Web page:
Right, in those (and other hierarchical) models, you need to somehow marginalise some random variables. You can use MCMC to do that marginalisation, or those methods you suggest, but you don’t have to be Bayesian about it. MCMC isn’t inherently Bayesian, but it is commonly used for Bayesian modelling.
If you create a variable with
variable() it doesn’t specify a prior for that parameter. So you can create all of your model parameters with that and then fit the model by maximising the likelihood (if there are no priors, the density that is defined is just the likelihood). If you do MCMC, and then find the mode of the samples for the parameters you are trying to optimise, that should be the marginal maximum likelihood solution, the same thing you’re trying to get from variational or Laplace approximation.
Having said that, there is a catch. greta transforms constrained parameters to make them easier to sample or optimise. greta defines an unconstrained (can take values between -Inf and Inf) variable which it then looks at when sampling/optimising, and then transforms that unconstrained variable to meet the constraint requested by the user (e.g. exponentiating to get a positive-constrained parameter). When there’s a transformation of parameters like that, it introduces a discrepancy between the frequentist and Bayesian approaches. In the Bayesian setting, you need to account for the change of support in computing the density, in the frequentist setting you don’t. These are the (log) Jacobian adjustments that you see mentioned in parts of this forum, the Stan forum (Stan does the same trick) and the greta and Stan docs.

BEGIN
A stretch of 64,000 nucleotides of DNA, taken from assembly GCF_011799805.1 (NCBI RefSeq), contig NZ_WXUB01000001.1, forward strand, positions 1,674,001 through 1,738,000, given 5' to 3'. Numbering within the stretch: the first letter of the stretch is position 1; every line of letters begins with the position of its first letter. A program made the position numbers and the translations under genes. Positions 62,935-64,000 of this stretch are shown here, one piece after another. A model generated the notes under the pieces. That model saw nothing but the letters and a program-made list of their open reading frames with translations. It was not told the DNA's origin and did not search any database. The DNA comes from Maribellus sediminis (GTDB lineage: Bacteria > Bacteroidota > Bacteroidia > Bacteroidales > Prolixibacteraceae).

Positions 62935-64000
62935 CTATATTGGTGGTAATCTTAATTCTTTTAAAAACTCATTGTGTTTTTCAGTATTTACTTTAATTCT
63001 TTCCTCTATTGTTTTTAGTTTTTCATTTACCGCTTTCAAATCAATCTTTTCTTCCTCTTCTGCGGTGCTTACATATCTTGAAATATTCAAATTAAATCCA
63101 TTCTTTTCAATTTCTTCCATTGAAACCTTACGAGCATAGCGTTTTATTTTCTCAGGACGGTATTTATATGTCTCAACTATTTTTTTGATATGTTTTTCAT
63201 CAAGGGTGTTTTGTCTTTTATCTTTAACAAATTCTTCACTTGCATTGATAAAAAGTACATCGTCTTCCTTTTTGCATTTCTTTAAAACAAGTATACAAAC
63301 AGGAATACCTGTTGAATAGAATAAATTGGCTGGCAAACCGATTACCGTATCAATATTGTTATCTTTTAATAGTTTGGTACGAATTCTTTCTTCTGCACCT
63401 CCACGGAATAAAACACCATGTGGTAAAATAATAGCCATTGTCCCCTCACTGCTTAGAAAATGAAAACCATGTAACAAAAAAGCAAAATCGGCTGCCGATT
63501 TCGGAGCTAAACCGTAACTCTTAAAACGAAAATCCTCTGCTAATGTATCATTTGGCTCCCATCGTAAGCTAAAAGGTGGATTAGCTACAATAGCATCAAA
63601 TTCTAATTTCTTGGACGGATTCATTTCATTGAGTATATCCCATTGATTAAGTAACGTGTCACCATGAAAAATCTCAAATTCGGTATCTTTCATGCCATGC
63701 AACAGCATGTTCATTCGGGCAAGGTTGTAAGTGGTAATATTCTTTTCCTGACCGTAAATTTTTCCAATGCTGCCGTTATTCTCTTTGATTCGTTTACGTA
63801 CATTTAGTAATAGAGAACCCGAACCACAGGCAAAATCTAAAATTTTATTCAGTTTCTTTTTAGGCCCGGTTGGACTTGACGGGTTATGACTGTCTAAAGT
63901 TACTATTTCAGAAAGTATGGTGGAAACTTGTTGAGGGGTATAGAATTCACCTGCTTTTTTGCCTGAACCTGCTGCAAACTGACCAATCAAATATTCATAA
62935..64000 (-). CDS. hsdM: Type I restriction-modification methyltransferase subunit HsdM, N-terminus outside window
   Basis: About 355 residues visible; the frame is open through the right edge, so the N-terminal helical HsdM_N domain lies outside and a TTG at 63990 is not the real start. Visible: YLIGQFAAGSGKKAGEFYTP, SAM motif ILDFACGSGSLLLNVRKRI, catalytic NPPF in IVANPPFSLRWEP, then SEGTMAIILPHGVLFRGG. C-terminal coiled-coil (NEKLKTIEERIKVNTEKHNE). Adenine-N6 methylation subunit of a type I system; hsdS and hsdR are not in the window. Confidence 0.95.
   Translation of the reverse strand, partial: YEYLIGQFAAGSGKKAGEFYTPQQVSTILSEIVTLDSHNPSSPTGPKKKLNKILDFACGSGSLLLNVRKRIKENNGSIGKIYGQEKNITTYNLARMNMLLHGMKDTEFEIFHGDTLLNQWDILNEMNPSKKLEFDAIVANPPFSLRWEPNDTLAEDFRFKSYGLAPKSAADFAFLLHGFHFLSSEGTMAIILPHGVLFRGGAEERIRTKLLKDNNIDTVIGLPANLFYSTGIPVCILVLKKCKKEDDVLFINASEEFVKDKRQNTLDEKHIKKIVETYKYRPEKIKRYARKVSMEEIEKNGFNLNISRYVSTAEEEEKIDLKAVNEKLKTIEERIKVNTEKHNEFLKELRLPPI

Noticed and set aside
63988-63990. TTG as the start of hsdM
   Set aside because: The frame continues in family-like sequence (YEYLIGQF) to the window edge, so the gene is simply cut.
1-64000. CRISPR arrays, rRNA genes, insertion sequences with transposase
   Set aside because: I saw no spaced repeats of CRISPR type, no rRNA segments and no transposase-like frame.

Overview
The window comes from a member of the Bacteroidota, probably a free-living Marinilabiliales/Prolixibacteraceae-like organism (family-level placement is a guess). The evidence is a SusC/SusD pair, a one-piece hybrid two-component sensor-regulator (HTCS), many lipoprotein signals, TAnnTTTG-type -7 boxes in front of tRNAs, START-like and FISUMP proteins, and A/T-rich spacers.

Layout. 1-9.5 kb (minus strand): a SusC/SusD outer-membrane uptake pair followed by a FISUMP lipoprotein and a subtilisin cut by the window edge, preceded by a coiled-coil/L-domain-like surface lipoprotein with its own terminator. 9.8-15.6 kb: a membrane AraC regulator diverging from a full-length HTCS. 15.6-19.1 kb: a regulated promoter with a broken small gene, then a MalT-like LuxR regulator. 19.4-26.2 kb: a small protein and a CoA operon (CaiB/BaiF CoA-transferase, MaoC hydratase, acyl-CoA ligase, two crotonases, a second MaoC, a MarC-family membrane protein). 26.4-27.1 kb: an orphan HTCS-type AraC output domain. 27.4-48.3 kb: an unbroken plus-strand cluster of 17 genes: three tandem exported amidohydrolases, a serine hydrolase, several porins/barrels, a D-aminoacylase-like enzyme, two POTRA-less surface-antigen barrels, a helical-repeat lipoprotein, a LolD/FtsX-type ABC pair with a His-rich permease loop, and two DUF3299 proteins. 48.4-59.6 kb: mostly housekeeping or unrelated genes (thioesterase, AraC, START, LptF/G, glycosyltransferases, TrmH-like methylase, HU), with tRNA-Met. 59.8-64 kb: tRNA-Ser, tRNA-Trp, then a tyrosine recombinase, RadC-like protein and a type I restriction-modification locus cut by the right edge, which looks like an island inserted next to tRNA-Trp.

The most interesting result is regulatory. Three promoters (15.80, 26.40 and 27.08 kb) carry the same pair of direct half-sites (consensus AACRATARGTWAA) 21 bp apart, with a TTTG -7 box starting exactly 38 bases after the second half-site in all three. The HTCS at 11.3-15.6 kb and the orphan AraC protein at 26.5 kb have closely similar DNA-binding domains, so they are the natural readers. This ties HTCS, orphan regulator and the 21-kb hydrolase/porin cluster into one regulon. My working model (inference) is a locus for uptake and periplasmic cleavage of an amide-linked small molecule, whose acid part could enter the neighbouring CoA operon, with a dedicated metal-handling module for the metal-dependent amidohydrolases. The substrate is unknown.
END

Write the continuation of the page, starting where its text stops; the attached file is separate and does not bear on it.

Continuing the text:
greta::opt() there’s a flag
adjust which you can toggle to turn off these adjustments. If you flip that switch and use
variable() to define your model parameters, you’ll get a maximum likelihood estimate. there’s no such option for
greta::mcmc(), because doing MCMC for frequentist models is pretty uncommon. However, if none of your parameters are constrained (just
variable(lower = <x>, upper = <y>) etc.), it won’t make a difference.
Ultimately I’m hoping greta will have a series of other options for marginalising variables within a model, e.g. by doing something like Laplace approximation within a maximu likelihood optimisation or Bayesian MCMC. I made some progress on an interface and Laplace approximation in this branch, but I’m not happy that it works yet. Hopefully I’ll be able to pick that up and implement it in greta soon though.